Debate: a guide on argumentative essay

Does your school have a debating society, if
not, write a letter to your Principal
suggesting the need to establish a debating
society. Request the Principal to grant you
permission to tell your fellow students in
your morning assembly about the need for a
debating society.

Requirements of good speech delivery

Good voice

in your bid to deliver any speech to a group of
people, ensure that your voice is good enough so
that everyone can hear it. Do not shout or talk
too softly. But use a moderate voice, speaking
convincingly and with confidence.

Do not rush your speech
Do not speak like a person in a hurry. Do not
umble. It you do, your audience may nnd
dithcult to understand what you are Saying
speaking too fast or too slowly is not good
speech delivery.

requirements of a good debate
in addition to the requirements of good speech delivery, a good debate demands the following.
1 The debater should see the topic of the
debate as a case betore the law court, see
him/herselt as a prosecuting lawyer
whose duty is to argue the case beyond all
reasonable doubt and the listeners as
Sceptical judges who may agree or dis-
agree, depending on the strength of the
2 The debater should be able to appeal
to the listeners’ sense of reason instead
of their emotions. The ability to use persua-
sive expressions packed with cogent
reasons would help to achieve this
3 Comportment and boldness and fluency
of speech in a logical presentation are
also essential.
4 In addition to maintaining your selt-
contidence, you should relax and smile,
or trown at any point where there is need to
do so, as you deliver your speech. 1This
would not only help your audience to
develop confidence in you but will also
motivate their interests in wanting to
learn from you.
5 Avoid reading your speech from A to
Z or page by page. It would bore your
6 Remember to give enough time to
adequate preparation.

Sample speech
Mother tongue should be used as a medium
ot instruction in junior secondary schools
Good day, moderator, panel of judges, Ladies
and Gentlemen.
stand to oppose the motion that the mother
tongue should be used as a medium ot
instruction in junior secondary schoois.
First and foremost, there is no language
called mother tongue. But if, however, the topic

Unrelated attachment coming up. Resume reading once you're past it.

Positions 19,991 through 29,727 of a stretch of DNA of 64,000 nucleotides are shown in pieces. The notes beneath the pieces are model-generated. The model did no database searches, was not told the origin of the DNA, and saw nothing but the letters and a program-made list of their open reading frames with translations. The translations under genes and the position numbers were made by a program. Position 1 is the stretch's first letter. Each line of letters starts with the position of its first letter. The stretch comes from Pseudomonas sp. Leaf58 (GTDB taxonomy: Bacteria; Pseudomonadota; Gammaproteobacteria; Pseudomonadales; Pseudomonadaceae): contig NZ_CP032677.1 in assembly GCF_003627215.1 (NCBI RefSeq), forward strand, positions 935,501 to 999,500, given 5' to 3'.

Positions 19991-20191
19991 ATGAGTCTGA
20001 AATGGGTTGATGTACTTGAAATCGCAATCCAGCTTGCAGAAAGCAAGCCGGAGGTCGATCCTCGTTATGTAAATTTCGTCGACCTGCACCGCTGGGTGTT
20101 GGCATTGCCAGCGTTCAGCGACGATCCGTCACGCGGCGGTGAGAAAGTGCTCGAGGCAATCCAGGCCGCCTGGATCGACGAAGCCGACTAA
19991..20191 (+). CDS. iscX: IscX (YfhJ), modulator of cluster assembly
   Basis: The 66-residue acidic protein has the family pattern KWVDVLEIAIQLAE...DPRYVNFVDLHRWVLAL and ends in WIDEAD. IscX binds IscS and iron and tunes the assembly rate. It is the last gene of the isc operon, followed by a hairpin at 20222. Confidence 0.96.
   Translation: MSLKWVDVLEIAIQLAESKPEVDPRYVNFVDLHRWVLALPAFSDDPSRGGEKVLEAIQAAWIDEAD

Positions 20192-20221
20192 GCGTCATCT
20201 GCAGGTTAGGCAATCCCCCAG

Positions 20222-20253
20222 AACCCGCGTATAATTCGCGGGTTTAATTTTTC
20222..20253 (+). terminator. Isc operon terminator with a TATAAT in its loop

means the language of our mother, then my
question is: Whose mother language will be
generally accepted? In our country, Nigeria,
there are three large language groups – Igbo,
Hausa, Yoruba, and many smaller ones.
Breaking this down further, in these languages,
for example, there are different dialects. The
type spoken in one place is quite different from
that spoken in all others. If the mother tongue
is accepted as a medium of instruction in junior
secondary schools, whose dialect will then be
adopted in teaching and learning?
On completion of their degree
programmes, students are sent to different
parts of the country other than their home
towns to serve their fatherland. The majority
of them are posted to secondary schools
situated in states whose language they don’t
understand. If students in JSS are taught in their
mother tongue, how will the corps members
teach them since they don’t understand our
native languages?
It is obvious that some JSS subjects
Introductory technology, Integrated science,
Mathematics, Computer, etc. – are technical
in nature. Some ot these subjects do not have
terms in the native languages. If the students
are taught in their mother tongue, the teachers
will undoubtedly find it very difficult to explain
the terms tor the students to understand.
In October last year, Ifemeje Ifeyinwa,
a JSS 3 student, represented our school in an
essay competition organised by the Federal
Government for all junior secondary schools
in the country and emerged the best. Tell me,
my opponent, could it have been possible if she
had been taught in her mother tongue?
Mother tongue, if ever accepted as a
medium of instruction in junior secondary
schools, is sure to give room tor noise-making
and thus is tantamount to encouraging gross
indiscipline. This is because the students have
an intuitive knowledge of their mother tongue
and can speak it with ease and ebullience.
From the above mentioned points, it is
obvious that the English language, which is
our official language, is the only language that
can fit in superbly as a medium of instruction
in junior secondary schools.
Ibelieve that with these points I have been
able to convince you beyond any reasonable
doubt that mother tongue should not be used
as a medium of instruction in junior secondary schools.

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